Much of the work within the field of nuclear weapons is likely either actively harmful or is extremely uncertain if it would have a positive effect. Engineers are especially vulnerable to doing harmful work in this field despite good intentions, as it is often assumed that engineers are happy to work on any technically challenging project regardless of its positive or negative impact. This assumption is not poorly founded, as many are. This means that an engineer’s ethical or political position is often not taken into account during hiring or when an organisation is putting teams together for projects. For example, this article’s author had completed several recruitment steps for a research project, unaware the research was funded by a missile manufacturer to design more effective missiles, some with nuclear capabilities.
With this in mind, we recommend avoiding the following notable areas:
Avoid improving missile defence systems
Intercontinental ballistic missile defence systems can seem on their face to be a viable strategy to avert or reduce the damages incurred in a nuclear exchange. However, their testing record and the international response to their development tell a different story.
Missile defence systems have proven in full-scale testing to have a very limited success rate at intercepting intercontinental ballistic missiles. This is true even in a best-case scenario where the oncoming missile is not equipped to overcome missile defence systems and the trajectory and timing of the missile are known.
The development of missile defence systems has proven to be relatively slow and extremely expensive. For countries pursuing these systems, such as the US, this has led to adversaries building advanced delivery systems such as multiple independently targetable re-entry vehicles, fractional orbital bombardment systems, hypersonic glide vehicles and other technologies designed to overcome missile defences. These technologies have proven cheaper and easier to develop and produce than missile defence systems. In a future world with less stable disarmament norms, a country could also merely increase its nuclear arsenal to overwhelm these defences at a low cost.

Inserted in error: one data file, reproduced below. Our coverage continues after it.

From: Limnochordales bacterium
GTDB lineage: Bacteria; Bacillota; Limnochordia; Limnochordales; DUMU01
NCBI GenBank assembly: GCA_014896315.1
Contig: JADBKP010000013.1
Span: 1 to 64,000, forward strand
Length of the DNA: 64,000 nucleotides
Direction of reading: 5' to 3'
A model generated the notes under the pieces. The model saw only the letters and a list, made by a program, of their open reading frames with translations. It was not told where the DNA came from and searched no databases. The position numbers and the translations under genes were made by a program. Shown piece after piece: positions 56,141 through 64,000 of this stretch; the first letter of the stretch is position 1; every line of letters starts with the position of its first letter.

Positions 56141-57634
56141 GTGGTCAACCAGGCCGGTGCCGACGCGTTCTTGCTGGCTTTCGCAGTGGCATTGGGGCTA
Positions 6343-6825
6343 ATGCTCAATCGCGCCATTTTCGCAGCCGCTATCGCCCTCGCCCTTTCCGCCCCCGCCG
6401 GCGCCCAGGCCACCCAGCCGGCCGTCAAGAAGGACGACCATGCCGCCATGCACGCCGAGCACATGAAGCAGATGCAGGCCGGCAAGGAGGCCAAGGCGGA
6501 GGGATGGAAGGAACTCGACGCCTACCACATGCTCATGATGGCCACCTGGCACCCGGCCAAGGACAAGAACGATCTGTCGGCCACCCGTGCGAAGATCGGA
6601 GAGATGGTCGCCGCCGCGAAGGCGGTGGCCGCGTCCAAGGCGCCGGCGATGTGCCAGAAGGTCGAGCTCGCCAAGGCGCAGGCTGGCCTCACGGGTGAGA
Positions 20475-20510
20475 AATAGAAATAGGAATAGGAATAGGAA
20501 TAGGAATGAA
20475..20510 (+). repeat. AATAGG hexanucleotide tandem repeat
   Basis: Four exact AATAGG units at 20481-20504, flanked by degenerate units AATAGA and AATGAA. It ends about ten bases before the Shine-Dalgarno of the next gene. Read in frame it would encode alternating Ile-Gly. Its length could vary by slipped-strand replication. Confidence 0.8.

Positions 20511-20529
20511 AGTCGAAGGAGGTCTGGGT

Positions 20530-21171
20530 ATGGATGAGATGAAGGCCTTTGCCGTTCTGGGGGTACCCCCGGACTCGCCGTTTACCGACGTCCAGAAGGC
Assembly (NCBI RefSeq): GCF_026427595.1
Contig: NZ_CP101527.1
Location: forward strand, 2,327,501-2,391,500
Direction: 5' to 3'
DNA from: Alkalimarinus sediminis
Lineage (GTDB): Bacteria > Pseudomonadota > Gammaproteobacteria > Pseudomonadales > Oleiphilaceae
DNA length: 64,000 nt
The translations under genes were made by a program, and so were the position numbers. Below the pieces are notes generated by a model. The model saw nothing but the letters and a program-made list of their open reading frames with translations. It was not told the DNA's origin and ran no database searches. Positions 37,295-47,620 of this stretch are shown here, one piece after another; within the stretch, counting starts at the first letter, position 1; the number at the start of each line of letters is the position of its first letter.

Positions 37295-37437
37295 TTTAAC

Intercontinental ballistic missile defence systems are ineffective and an extremely destabilising force to deterrence and disarmament norms. Work related to advancing these systems should be avoided and great care should be taken in any work that might be related to missile defence.
It should be noted that the smaller “theatre” missile defence systems may not carry the same implications. These intercept missiles with a range of less than 3,500 kilometres, often within combat zones. These have less of an effect on the deterrence strategy in place for ICBM use and may be helpful in reducing battlefield deaths.
Avoid advancing the capabilities of weapons systems
As one might expect, advances in nuclear weapons systems will typically make them more deadly and increase the destruction in a nuclear exchange. This includes advancements in yield, speed, range, manoeuvrability, telemetry and overcoming missile defences. As technical professions in this field have very little strategic input, engineers should not attempt to change organisations such as defence contractors from the inside.
Significant advances in weapons systems generally also lead to arms races, where either the same technology or a negating technology is rapidly developed by adversaries. Therefore, even if there was a nation that the whole international community would benefit from having weapons superiority, it may not be wise for that nation to pursue advancements. Incidentally, it is not at all clear that such a nation exists today.
Advancing weapon accuracy is one notable exception. Greater accuracy could lead to more effective targeting of military infrastructure and therefore fewer casualties due to smaller weapon numbers and yields being used to hit targets. However, attempting to advance weapon accuracy is likely a suboptimal strategy for impact.